On Thursday, CRIC 19 resumed its discussion of the three UNCCD policy frameworks on drought, gender and land tenure. On drought, several speakers noted that while it is exacerbated by human activities, drought is a naturally occurring and cyclical phenomenon that cannot be “solved” but managed through proactive measures that help strengthen resilience, such as water conservation, and planting drought-tolerant crops and other sustainable practices. On modalities for channeling support, there were calls to link international programmes in the three policy areas to country priorities and planned actions.
The Committee then turned its attention to the interim report of the Intergovernmental Working Group (IWG) on effective policy and implementation measures for addressing drought under the UNCCD. In his introductory remarks, IWG Co-Chair Gaius Eudoxie said the Working Group’s mandate included: reviewing existing policy, implementation and institutional coordination frameworks on drought preparedness and response; and considering options for appropriate policy, advocacy and implementation measures for addressing drought effectively under the Convention, bearing in mind the context of a wider holistic and integrated approach to disaster risk reduction. Eudoxie also provided an overview of the work of the four IWG task groups focused, respectively, on policy and governance, resources and incentives, vulnerability and assessment, and monitoring and early warning.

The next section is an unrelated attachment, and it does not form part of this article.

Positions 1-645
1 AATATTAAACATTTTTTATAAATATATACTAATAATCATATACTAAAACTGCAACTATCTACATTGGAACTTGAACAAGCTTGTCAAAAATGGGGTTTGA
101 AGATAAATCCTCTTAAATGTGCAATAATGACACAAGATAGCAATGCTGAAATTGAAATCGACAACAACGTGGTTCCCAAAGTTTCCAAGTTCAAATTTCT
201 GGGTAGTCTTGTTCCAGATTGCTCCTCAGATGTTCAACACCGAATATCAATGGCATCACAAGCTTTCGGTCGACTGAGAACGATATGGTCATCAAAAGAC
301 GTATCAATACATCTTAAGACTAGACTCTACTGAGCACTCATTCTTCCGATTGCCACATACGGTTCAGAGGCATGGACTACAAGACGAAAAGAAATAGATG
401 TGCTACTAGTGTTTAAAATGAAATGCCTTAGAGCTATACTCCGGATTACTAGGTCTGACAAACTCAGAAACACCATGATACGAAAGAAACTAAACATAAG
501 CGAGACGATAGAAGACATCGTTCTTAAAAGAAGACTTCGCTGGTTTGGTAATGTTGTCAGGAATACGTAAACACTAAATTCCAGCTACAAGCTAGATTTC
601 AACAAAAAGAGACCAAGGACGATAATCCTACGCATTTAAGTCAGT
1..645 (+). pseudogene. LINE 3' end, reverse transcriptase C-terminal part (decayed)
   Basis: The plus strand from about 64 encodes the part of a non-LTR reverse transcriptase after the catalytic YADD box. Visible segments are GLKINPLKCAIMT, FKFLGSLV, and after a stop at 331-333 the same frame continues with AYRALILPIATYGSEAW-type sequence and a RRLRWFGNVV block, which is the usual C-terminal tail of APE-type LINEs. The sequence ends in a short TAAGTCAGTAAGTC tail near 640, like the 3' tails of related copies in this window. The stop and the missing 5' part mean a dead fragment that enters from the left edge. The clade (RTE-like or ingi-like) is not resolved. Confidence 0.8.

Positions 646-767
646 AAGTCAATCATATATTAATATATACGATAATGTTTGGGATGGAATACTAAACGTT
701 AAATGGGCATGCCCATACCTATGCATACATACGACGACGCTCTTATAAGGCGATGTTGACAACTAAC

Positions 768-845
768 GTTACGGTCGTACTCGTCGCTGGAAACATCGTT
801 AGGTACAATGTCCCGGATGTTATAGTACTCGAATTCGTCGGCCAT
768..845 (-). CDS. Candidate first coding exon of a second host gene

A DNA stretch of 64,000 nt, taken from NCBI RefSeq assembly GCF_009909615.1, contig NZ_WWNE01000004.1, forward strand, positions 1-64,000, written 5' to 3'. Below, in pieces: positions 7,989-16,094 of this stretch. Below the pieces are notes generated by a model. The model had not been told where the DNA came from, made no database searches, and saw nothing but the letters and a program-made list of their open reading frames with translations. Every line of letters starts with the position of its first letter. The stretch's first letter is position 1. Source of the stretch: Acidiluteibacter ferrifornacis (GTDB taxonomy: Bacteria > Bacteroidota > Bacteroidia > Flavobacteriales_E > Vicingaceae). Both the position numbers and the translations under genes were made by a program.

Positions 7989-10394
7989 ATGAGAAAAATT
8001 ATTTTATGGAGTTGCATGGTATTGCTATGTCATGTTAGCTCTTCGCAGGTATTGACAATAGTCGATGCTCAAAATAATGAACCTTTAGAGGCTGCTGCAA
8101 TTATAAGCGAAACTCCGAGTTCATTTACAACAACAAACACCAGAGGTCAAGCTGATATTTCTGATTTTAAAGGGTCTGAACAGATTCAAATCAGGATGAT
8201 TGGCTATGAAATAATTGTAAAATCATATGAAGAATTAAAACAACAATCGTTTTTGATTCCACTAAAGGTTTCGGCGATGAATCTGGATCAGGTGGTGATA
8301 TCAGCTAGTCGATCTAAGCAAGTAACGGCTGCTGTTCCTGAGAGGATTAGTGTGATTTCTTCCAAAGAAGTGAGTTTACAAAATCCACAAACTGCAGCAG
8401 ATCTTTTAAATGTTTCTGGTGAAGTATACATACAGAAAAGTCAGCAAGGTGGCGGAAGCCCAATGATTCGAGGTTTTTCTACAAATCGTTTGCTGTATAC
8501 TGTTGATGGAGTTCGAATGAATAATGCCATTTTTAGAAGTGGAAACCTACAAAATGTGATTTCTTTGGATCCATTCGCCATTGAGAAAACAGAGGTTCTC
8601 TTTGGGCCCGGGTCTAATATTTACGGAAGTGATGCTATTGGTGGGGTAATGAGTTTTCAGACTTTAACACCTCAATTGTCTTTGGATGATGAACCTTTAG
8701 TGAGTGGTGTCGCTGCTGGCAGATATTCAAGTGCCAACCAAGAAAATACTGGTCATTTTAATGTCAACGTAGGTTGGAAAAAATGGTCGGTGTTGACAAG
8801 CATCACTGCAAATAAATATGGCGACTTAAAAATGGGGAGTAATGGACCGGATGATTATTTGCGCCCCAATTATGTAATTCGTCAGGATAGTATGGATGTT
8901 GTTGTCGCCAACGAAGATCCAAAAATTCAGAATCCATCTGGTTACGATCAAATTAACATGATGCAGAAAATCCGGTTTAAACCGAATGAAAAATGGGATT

Responding to the IWG report, some speakers reiterated that drought is a global phenomenon that significantly impacts a large area of the world, and called for a global legally-binding instrument to ensure concrete action is taken. Many developing countries made the case that mitigating the significant economic burden associated with frequent drought events would require dedicated financial resources, including to invest in adequate early-warning systems. However, others favored enhancing collaboration with existing international programmes and specialized institutions working on drought, such as those coordinated by the World Meteorological Organization (WMO), Global Water Partnership, or the Food and Agriculture Organization of the UN (FAO).
A number of countries expressed reservations about introducing new terminology, such as nature-based solutions or agroecology, into existing monitoring and reporting processes, noting these concepts have not been sufficiently scrutinized by established multilateral environmental agreements. Many speakers however agreed on the need to better capture and share drought management experiences at different levels in order to promote good water and land management practices.